A reader writes:
I am currently facing an issue with my boss. When I make a mistake at work or don’t do a task perfectly, my boss has, on more than one occasion, brought this up in our conversation, asking, “Are you not interested in your work?”
How can I explain to him in a polite way that his opinion cannot be further away from the truth, and that I am only human and I do slip up every now and then?
Despite me trying (and giving) my very best at delivering my work, he has never once said anything positive but rather jumps at every available opportunity of undermining my confidence and morale, in the event of a careless mistake. What is he trying to do or imply here? Does he want me to leave on my own by dropping such hints?
There are two possibilities here:
The first possibility is that your boss is an overly critical jerk who only criticizes and never praises and who expects an unreasonable level of perfection from people.
The second possibility is that you actually are making too many mistakes, and your boss is expressing a reasonable concern. While it’s absolutely true that everyone makes mistakes now and then, there’s also such a thing as too many mistakes, and it’s possible that that’s what’s going on here.
Either way, the thing to do in situations like this is to talk about it head-on. Sit down with your boss and say something like this: “You’ve asked me several times if I’m not interested in my work. I certainly am, but I’m concerned that you’re asking the question. What’s going on that’s making you worried that I’m not committed to the work?”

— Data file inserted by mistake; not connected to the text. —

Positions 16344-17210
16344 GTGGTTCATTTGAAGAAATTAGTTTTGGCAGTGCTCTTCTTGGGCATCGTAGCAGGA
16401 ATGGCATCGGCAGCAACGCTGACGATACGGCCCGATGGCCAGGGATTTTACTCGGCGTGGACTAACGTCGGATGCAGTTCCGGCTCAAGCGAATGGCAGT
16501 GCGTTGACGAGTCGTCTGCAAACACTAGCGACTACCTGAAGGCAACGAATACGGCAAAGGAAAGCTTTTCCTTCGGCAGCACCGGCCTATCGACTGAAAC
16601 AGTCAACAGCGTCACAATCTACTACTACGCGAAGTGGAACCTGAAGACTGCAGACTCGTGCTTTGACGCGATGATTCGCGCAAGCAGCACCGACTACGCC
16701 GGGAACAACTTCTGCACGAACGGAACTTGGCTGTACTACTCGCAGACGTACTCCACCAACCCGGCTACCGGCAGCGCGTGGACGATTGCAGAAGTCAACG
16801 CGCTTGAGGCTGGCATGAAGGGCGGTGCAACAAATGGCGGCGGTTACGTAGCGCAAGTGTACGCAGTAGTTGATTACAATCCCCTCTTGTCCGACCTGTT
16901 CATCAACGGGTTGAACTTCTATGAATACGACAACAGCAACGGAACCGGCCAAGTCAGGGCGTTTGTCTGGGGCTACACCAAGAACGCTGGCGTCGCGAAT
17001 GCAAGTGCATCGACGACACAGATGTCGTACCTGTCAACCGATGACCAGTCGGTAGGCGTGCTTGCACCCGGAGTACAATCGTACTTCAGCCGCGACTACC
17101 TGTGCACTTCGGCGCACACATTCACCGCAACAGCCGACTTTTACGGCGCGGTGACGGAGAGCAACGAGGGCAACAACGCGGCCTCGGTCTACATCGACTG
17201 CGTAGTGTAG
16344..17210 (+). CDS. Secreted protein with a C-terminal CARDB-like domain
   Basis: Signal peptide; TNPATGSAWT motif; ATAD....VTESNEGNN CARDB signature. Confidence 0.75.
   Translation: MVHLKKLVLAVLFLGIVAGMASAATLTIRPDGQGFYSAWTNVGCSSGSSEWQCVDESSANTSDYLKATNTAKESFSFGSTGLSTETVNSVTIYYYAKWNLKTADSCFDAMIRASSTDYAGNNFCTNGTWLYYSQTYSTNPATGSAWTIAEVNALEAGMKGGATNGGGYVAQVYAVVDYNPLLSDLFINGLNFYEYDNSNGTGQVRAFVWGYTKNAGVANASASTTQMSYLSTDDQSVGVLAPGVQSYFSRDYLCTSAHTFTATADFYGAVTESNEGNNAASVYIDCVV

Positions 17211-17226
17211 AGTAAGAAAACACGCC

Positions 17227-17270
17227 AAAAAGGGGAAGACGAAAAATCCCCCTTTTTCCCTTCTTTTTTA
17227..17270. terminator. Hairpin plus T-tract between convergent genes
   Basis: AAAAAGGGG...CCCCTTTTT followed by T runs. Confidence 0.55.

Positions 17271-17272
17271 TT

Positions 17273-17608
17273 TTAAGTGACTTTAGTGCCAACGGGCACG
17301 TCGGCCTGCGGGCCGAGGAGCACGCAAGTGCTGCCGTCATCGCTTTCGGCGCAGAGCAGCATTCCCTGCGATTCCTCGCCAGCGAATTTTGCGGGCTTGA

If he says that it’s because you’re making mistakes, then say, “I do sometimes make mistakes, and I can’t promise that I won’t ever make one again, because I’m human. However, I do really want your feedback. If I’m making more mistakes than people generally do in my role, I want to know that. Is your sense that I’m not working at the same level as others who do similar work?”
You can also ask, “What’s your assessment of how I’m doing overall? Do you see these mistakes as isolated incidents, or do you have larger concerns about my work?” While you may be concerned about what his answer will be, it’s far better to hear it and know where he’s coming from than not to know.
Have this conversation at a time when you’re calm and not upset about the criticism, and be open to hearing what he has to say. Don’t focus on defending yourself; your goal here is to hear his take on the situation.
Once you have that conversation, you’re going to be better equipped to figure out how to proceed, whether it’s concluding that your boss is just a jerk whose feedback isn’t worth much (in which case you have to either resign yourself to that or decide to look for another job), or deciding that he has reasonable concerns (in which case you either redouble your efforts to minimize mistakes or you decide that you’re not a great fit with the job). But it all starts with talking to him straightforwardly rather than trying to read his words for subtext.